Yet, even before the book launches, Challenge Factory is starting new projects with a financial services firm, an engineering organization and an automotive parts manufacturer. These clients don’t know each other, but they all share a common need to rethink retention, redraw today’s employee lifecycle and challenge outdated career thinking. Their managers need better tools and guidance to have useful career conversations with staff and get the most out of their intergenerational workforces.

And, while we plan for those corporate project kick-off workshops, new, individual career changers are starting courses in the completely redesigned and relaunched Centre for Career Innovation. Using what I’ve learned in all 10 years and 10, 000 hours of career development practice, we’ve consolidated and simplified our courses, streamlined our methodology and tools and presented more self-serve options that ever before. If you haven’t visited the centre in the last two weeks, you need to!

I am bursting with pride when I think about the team that is at Challenge Factory working on all these activities. From Cayla, who has been with us for more than seven years to Reia, Trevor and Bill who have joined us in recent weeks.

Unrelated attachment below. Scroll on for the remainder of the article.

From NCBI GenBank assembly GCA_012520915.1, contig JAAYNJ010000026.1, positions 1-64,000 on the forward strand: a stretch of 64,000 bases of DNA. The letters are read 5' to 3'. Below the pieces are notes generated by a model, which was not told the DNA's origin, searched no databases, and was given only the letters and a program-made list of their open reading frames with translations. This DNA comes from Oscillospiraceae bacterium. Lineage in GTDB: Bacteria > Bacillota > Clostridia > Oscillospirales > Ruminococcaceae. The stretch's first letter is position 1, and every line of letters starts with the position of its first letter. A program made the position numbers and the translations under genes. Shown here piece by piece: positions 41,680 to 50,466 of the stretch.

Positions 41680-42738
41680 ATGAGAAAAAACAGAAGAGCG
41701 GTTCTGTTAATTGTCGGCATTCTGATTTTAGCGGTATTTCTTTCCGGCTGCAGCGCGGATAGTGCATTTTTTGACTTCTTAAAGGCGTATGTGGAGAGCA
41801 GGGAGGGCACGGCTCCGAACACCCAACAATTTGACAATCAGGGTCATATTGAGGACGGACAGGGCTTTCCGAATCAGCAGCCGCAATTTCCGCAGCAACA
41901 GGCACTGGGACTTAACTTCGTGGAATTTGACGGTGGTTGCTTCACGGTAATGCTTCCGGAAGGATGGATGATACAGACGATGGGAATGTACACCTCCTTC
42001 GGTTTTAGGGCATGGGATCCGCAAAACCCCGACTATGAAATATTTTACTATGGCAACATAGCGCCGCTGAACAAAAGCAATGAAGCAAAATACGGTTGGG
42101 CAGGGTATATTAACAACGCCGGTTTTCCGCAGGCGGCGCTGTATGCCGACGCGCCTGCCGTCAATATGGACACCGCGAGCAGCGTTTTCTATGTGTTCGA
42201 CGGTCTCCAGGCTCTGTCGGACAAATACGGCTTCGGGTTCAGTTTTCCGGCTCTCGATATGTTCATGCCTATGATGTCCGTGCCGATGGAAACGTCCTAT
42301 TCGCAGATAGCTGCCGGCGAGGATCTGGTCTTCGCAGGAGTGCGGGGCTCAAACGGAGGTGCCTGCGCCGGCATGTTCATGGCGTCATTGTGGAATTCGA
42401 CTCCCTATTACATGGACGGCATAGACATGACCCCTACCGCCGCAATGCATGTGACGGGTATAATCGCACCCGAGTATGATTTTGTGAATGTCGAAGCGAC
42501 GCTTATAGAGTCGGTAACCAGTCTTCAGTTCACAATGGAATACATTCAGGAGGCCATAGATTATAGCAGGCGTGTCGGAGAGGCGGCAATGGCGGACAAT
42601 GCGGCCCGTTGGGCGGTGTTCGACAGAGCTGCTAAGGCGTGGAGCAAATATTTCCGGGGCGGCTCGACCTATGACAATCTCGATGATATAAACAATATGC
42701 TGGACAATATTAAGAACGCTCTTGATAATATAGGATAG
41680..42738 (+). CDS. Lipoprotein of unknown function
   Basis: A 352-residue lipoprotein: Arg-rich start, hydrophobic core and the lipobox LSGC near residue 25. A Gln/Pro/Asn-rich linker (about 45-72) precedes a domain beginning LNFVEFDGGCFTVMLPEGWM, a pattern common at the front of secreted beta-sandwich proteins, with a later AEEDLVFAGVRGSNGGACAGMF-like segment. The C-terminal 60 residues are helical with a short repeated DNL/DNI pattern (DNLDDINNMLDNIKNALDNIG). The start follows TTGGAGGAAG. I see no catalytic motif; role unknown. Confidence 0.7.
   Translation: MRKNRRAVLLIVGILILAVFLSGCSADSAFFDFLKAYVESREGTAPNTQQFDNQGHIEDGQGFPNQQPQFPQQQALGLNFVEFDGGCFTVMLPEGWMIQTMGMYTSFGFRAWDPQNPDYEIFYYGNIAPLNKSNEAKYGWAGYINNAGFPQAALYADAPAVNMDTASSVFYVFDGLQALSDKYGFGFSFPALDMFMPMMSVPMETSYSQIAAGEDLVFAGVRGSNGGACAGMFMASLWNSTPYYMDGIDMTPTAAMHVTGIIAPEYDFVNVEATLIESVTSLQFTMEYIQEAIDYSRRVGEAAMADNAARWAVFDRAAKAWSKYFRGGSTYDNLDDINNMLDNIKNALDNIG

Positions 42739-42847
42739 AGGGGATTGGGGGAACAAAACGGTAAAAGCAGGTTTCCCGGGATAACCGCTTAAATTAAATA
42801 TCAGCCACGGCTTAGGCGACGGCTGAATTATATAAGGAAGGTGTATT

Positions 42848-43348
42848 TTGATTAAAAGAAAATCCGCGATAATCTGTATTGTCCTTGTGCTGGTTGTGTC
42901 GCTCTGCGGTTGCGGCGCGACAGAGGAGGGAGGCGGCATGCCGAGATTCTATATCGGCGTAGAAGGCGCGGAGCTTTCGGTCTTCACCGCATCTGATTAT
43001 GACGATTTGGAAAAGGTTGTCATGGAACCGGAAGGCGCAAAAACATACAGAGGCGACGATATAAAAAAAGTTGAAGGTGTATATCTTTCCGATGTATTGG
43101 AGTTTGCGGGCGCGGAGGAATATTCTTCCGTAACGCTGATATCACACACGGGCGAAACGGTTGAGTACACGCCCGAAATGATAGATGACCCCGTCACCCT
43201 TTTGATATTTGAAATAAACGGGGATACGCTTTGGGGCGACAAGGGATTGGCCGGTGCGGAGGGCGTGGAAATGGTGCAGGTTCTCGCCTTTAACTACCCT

2019 is a big year that is off to an auspicious start. One bursting with unimagined opportunity, fantastic challenges and clients, like you, who are ready to contemplate a future of work that is human. We are bursting with potential, tools and insights to share and build upon together. Hmm, bursting. I guess that’s my 2019 word.

  

The GM announcement made the future of work personal

 Dec 5, 2018 11:00 AM

Everyone knows that the world of work is changing. We feel it when we talk with friends and neighbours about our own careers and we hear it on the news, in podcasts and in the media.

In May 2017, Pew Research Center polled working adults across the United States, asking how likely they believed specific jobs would be replaced by automation within their lifetime. They found that, while people believed certain jobs may be more at risk than others, their own job was relatively safe. That is, unless they or a close family member has already been impacted by a layoff, reorganization, reduction of hours or shift in duties. Intellectually, we know that work is changing but do not personally connect or engage in considering the impact until something makes it personal.

The recent GM announcement to close the Oshawa plant in Ontario certainly made the conversation about employment, training, careers and work personal for those living in south-western Ontario. Other groups of workers who have experienced recent employment shocks, such as those in the oil sector, expressed frustration – “You see? We’ve been telling you. Canada, we have a problem.”

Indeed, big events shine a spotlight that exposes all the various cracks and issues. It can make everything feel out of the control, ignored or at risk. We can hardly be surprised when anxiety, confusion, frustration and anger are expressed.